Don Letts - Culture Clash, Chapter 18
Friday, 26th Oct 2012
Clash City Rockers - Part 2
In 1981 the Clash left for New York to do seven shows, and took me along to document the event on film—which became ‘Clash on Broadway’—and that’s how this London-based Dread got to meet the B-Boys in downtown NYC. All seven shows were oversold, and the Clash ended up playing seventeen shows back-to-back to satisfy demand. The venue was smack bang in the middle of Manhattan, in a place called Bond’s, Times Square. Before the Clash had got to New York, their “Magnificent Dance”, a remix of “Magnificent Seven” was being played on the black radio station WBLS. Frankie Crocker from WBLS had mixed a version of “Magnificent Dance”, and over-dubbed bits of dialogue from the movie Dirty Harry with bits of Bugs Bunny samples. For the whole summer it seemed like WBLS rocked that tune and the B-Boys loved it. Mick Jones was responsible for bringing the whole New York hip-hop scene to the Clash. It was a genre The Clash took on board in the same way they had embraced reggae.
In the beginning of the eighties there was a new sound breaking out of the badlands of the Bronx and Harlem, moving downtown via the New York trendies—and, it has to be said, with a little help from the Clash. They invited Grandmaster Flash, the Treacherous Three and the Sugarhill Gang to support them, aiming to turn downtown New York onto something that was going on in their own backyard. Initial reactions were not always favourable though; on one occasion the predominantly white audience threw bottles at Grandmaster Flash whilst they were on stage, little realising they were witnessing an embryonic scene that would soon dominate the world. There had been the “punky reggae” thing in London and now there was that “punky hip-hop” thing going on in NYC. I was particularly bemused as once again the hip-hop scene had roots in Jamaica, inspired by the rapping style of Jamaican toasters, which was ironic in itself, as the Jamaican DJs had been inspired by American jocks broadcasting out of Miami in the late fifties.
Like punk, hip-hop would become a complete sub-culture with its own dress code, film-makers, artists and photographers. The notoriety and popularity of the graff writers like Haze, Futura 2000, Dhondi, Zephyr and Fab 5 Freddy grew with the music. It was Fab Five Freddy that took Debbie Harry to hip-hop events, and Blondie’s “Rapture” was probably the first ‘rap’ the masses got to hear, whilst Malcolm McLaren’s “Buffalo Gals” video introduced the world to the look and moves of the scene. Africa Bambaataa had a vision of bridging punk and hip-hop, and the black youth thought he was crazy, which was a similar reaction I had from my Rasta brethren before going off to play reggae and dub at the Roxy a few years earlier. For most, funds were tight so they had no choice to do anything but mix-and-match to create their own unique style of dress. As with any burgeoning scene, the DIY ethic was evident right across hip-hop.
For the time that the Clash were in New York, it seemed to me that they basically ran the gaff. I mean people like Scorsese and De Niro were showing up at the gigs. Not surprisingly, as the Clash were grabbing the headlines, people were falling themselves to show you what the city had to offer. And back then there was a lot on offer—why do you think they named it twice? It was like a real hip-hop-punk rock n ‘roll circus. As for the film, the bands manager Bernard Rhodes put it into a lab in NYC, didn’t pay the bill, and after a few years the lab destroyed the negatives. Luckily years later I managed to salvage sections of the film to create a DVD extra for my ‘Westway to the World’ documentary.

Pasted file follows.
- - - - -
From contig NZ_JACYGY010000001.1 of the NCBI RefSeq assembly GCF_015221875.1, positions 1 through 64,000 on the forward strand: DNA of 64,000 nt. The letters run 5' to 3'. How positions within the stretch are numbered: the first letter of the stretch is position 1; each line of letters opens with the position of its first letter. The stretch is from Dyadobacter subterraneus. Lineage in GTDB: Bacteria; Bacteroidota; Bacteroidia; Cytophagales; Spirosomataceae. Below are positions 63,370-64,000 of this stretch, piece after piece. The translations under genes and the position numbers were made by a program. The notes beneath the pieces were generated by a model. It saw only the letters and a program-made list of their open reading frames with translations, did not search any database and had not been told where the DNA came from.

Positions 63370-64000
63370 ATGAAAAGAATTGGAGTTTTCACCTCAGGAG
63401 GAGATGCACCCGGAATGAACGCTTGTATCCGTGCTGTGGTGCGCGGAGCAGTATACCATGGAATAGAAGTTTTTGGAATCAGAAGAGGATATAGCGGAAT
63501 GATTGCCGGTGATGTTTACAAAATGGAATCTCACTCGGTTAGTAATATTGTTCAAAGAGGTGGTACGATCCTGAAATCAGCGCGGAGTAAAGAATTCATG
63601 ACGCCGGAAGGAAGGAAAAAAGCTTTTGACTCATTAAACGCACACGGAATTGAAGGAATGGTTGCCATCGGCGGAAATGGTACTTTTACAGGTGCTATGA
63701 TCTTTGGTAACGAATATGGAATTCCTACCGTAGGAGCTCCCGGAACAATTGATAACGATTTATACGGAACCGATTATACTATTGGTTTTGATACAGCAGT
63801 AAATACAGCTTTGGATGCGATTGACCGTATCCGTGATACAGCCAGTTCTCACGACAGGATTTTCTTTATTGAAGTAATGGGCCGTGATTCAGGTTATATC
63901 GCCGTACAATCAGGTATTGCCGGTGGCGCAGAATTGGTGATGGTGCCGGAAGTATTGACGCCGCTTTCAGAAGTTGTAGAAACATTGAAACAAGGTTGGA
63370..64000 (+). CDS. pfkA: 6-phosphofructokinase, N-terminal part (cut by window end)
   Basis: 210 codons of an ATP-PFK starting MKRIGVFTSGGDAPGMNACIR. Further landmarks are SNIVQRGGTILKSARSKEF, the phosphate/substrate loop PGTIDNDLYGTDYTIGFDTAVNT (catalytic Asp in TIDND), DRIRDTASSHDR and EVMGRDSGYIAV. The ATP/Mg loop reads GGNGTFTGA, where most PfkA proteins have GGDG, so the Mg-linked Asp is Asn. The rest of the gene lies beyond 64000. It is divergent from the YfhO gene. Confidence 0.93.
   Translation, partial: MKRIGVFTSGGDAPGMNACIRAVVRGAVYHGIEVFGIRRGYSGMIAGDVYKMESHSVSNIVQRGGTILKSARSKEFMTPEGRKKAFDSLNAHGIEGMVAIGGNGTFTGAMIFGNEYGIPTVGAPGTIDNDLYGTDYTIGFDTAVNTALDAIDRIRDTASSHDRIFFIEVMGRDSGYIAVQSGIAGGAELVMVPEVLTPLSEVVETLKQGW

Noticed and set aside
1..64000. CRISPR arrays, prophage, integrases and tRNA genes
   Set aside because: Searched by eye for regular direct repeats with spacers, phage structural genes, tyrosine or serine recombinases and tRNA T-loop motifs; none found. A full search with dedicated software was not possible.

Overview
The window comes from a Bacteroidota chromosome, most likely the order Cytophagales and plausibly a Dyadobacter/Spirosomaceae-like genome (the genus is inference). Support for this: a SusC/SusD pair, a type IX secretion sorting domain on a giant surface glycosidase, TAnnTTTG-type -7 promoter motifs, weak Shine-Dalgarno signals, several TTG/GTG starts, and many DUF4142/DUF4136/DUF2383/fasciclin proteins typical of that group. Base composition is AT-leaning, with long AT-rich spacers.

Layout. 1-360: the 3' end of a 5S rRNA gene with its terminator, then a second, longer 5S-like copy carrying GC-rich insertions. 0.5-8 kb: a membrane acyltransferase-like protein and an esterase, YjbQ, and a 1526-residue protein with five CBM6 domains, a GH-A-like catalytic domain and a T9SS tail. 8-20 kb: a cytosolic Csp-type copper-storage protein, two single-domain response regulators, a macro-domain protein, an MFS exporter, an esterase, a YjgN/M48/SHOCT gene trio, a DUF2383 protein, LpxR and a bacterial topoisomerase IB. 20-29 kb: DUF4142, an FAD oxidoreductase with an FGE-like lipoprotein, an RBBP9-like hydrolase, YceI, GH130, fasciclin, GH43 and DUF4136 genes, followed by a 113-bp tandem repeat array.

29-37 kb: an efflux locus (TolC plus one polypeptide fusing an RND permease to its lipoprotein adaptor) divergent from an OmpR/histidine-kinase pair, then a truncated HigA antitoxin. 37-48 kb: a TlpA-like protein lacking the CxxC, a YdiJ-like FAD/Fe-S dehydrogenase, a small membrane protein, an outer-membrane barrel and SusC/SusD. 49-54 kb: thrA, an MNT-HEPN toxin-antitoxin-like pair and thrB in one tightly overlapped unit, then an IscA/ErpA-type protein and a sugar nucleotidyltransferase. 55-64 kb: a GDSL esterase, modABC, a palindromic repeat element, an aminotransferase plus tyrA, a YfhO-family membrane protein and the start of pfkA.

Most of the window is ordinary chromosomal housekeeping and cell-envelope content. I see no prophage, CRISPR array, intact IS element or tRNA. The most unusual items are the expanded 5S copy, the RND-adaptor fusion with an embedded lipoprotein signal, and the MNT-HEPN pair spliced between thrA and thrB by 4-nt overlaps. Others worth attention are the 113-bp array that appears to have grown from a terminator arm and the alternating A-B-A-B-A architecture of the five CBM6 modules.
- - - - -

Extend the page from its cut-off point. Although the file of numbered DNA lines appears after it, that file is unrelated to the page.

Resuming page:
From NYC we moved on to Texas. I went there with the band to shoot the “Rock the Casbah” video and we came up with this half-baked idea of Jews and Arabs getting along, which I thought was a brave move for the Clash considering what could and couldn’t be shown on MTV back then. The plan was for the band to be filmed playing in front of an oil derry, and I was amazed when Mick walked onto the set wearing these red long johns and black DM boots apparently he was pissed off about something and it was his way of throwing a strop. I pulled him to one side and said, “Look Mick, you look like a matchstick, and don’t forget film lasts forever, so if you look stupid today, you’ll look stupid forever.” Mick got changed.
The Clash were like four sticks of dynamite. On the cue of “ACTION” these guys just went off. The armadillo was the mascot of Texas and was added for a bit of humour. Most people there had never seen a live one; only dead as ashtrays or handbags. The whole video was quite humorous; there is a scene where the Arab is driving the Cadillac and making the Jew pay for the oil. The video is a juxtaposition of ideas and thought-provoking scenes. The song itself was later used by the US military in the first Gulf War as a rallying cry. A prime example of left wing political statements being hijacked distorted and completely misunderstood.
In the summer of 1982, the Clash played Shea Stadium supporting The Who, which is where I filmed the video for “Should I Stay or Should I Go”. We were backstage and Andy Warhol was there. I remember jokingly telling Warhol that there was acid in the cake, and the poor guy completely flipped out. I felt really bad about that. The “Radio Clash” video was cut out of the Clash on Broadway footage and a few years later I got the chance to show it to Federico Fellini at a film festival. After the screening Fellini said that I “have the vision of a terrorist”. He was smiling at the time, so I guess it was a compliment. Sounded great in Italian!
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As part of our 60 Year Anniversary Celebrations, Don Letts has created six short films exploring British music and street style. The Don Letts Subculture Films are now avilable to watch on Fred Perry Subculture HERE.